Meet the Author: Unschooled: Raising Curious, Well-Educated Children Outside the Conventional Classroom by Kerry McDonald

Today we welcome Kerry McDonald as we travel to Cambridge, Massachusetts and learn how Dale Carnegie, sipping local craft beer, and limitless human creativity inform the policies of Kerry’s writing life. Make sure the laptop is charged and let’s go …

Tell us a bit about yourself.

I am a Senior Education Fellow at the Foundation for Economic Education and author of Unschooled: Raising Curious, Well-Educated Children Outside the Conventional Classroom (Chicago Review Press, 2019). My articles have appeared at Forbes, Newsweek, Reason, NPR, Education Next, City Journal, and Natural Mother Magazine, among others.

I’m a Board member at the Alliance for Self-Directed Education and a co-founder of I’ve got a B.A. in economics from Bowdoin College and an M.Ed. in education policy from Harvard University. I live in Cambridge, Massachusetts with my husband and four children.

In which genre do you write?


How many published books do you have?


What is an interesting writing quirk you have, that we wouldn’t know by reading your biography?

I would love to say that I have a quiet spot and a special desk and a dedicated mug of coffee to trigger my creative writing, but the truth is that as a mom of four unschooled children who also does public policy work, I write whenever and wherever I can. I bring my laptop with me as often as possible and seize any quiet—or loud!—moment to write.

What are you currently reading?

I just finished reading Rich Karlgaard’s new book, Late Bloomers: The Power of Patience in a World Obsessed With Early Achievement. The longtime publisher of Forbes, Karlgaard offers a refreshing view on parenting, education, and career success, arguing that our societal push toward early achievement may be causing all of us unnecessary angst. He suggests that a longer, more personalized time horizon for learning and career may be preferable, as we gain perspective, skill, and wisdom.

What do you do when not writing or marketing your books?

I am cooking, cleaning, and connecting my children to the many community resources tied to their interests. I also enjoy reading, listening to podcasts, jogging, and sipping local craft beer on the front porch with my husband after the kids go to sleep.

If you could have a fantasy tea or coffee date with an author or famous person from the past or present, who would it be and what would you ask them?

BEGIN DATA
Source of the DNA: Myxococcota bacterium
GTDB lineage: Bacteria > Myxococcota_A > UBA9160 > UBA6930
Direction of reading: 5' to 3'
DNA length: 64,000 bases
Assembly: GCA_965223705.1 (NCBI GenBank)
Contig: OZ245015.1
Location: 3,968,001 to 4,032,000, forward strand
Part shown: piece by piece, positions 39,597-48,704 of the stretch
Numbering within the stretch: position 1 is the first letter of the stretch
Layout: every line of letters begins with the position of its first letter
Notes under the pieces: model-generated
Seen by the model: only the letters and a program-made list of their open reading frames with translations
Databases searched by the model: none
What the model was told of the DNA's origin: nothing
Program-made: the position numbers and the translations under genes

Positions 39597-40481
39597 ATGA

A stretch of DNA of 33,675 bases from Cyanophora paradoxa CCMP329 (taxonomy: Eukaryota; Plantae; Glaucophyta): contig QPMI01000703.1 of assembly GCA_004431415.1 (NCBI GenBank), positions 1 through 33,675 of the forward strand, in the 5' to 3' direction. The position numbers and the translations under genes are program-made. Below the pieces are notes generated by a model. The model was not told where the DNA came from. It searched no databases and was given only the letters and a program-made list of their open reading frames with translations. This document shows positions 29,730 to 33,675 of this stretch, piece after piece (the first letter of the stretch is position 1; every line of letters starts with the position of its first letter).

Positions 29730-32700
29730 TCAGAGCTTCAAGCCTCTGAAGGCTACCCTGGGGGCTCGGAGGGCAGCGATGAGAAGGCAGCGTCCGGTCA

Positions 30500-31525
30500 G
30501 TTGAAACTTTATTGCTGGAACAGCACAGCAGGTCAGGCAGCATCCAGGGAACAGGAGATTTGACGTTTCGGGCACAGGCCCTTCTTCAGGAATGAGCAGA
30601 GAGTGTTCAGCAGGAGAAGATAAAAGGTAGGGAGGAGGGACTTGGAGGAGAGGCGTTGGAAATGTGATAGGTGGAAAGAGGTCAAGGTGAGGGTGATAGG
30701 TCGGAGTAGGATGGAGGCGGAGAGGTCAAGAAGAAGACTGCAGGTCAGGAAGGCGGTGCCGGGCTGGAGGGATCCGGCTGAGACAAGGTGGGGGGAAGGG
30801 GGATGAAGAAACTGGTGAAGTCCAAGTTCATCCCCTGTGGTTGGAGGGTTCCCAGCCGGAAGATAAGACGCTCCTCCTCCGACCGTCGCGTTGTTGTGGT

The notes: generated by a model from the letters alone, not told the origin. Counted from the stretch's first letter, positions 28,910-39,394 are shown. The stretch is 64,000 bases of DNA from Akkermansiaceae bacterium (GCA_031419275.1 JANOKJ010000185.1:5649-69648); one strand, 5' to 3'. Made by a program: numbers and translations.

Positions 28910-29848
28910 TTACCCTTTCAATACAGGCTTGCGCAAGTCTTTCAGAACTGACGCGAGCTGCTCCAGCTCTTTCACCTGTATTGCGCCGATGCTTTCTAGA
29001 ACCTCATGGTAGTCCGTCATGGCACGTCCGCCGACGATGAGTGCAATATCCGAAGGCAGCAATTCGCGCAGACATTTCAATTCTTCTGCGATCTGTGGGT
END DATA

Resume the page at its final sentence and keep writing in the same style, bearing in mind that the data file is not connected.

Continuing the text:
The book that has probably had the most meaningful impact on my life is Dale Carnegie’s bestseller, How To Win Friends and Influence People, so I would definitely have coffee with him. I read it as a teenager and its timeless message of self-empowerment has stuck with me. I find that it informs much of my own writing and speaking, as I think of how to communicate my message persuasively to an audience, as well as help others to tap into their own sense of personal agency.

What is the most surprising thing you’ve learned about yourself through writing?

The most surprising things I’ve learned is that motherhood makes me a very efficient writer and that human creativity is limitless. Parenthood focuses us squarely on organization and output, which has helped my writing tremendously.

What is the most amusing, crazy or inspiring thing that has ever happened to you?

I recently had an article of mine at the policy think tank where I work,, go viral, with over one million page views and counting. It was an incredible experience to know that my message—which in this article focused entirely on parental empowerment and parental choice in education—reached so many parents and educators around the globe. That was both inspiring and humbling.

Do you believe things happen for a reason? Do you have an example from your own life to share why you believe this?

I started working on my Unschooled book several years ago, and was frustrated that it was taking so long. In hindsight, I realize that the timing was perfect. During those years, I fine-tuned my writing skills by publishing frequent articles in both mainstream and niche media sites, built more relationships with individuals and organizations that are featured in the book, generated a much more robust platform on social media and elsewhere, and found an incredible literary agent who was able to sell my book to a great publisher in just a few weeks. Once everything came together, it was clear that this book was meant to arrive now and not a minute sooner.

Which of your personality traits has been most useful and why?

I’ve long thought that my best personality trait is execution, or the ability to get things done. That is very helpful as a writer, meeting multiple deadlines, and as a parent, managing the different needs of four lively children.

What’s your favorite place to visit in your country and why?

I spend a lot of my time in Atlanta where the think tank I work for is located and I have really fallen in love with the South. As a lifelong New Englander, there is something special about southern warmth—emanating both from its people and its climate.

Thank you Kerry for joining us on MTA. I am an unschooling mom of two, so I cannot wait to read your book! My oldest just graduated as an unschooler and the youngest is headed into the high school years. It was wonderful to learn more about you and your writer’s life. –Camilla

Where we can we find the book:

Unschooled: Raising Curious, Well-Educated Children Outside the Conventional Classroom is available wherever books are sold,

either at your local bookstore

or on Amazon:

or directly through the publisher, Chicago Review Press

Connect with Kerry:

Follow her on Twitter @kerry_edu

Facebook and Instagram @wholefamilylearning

Her blog:


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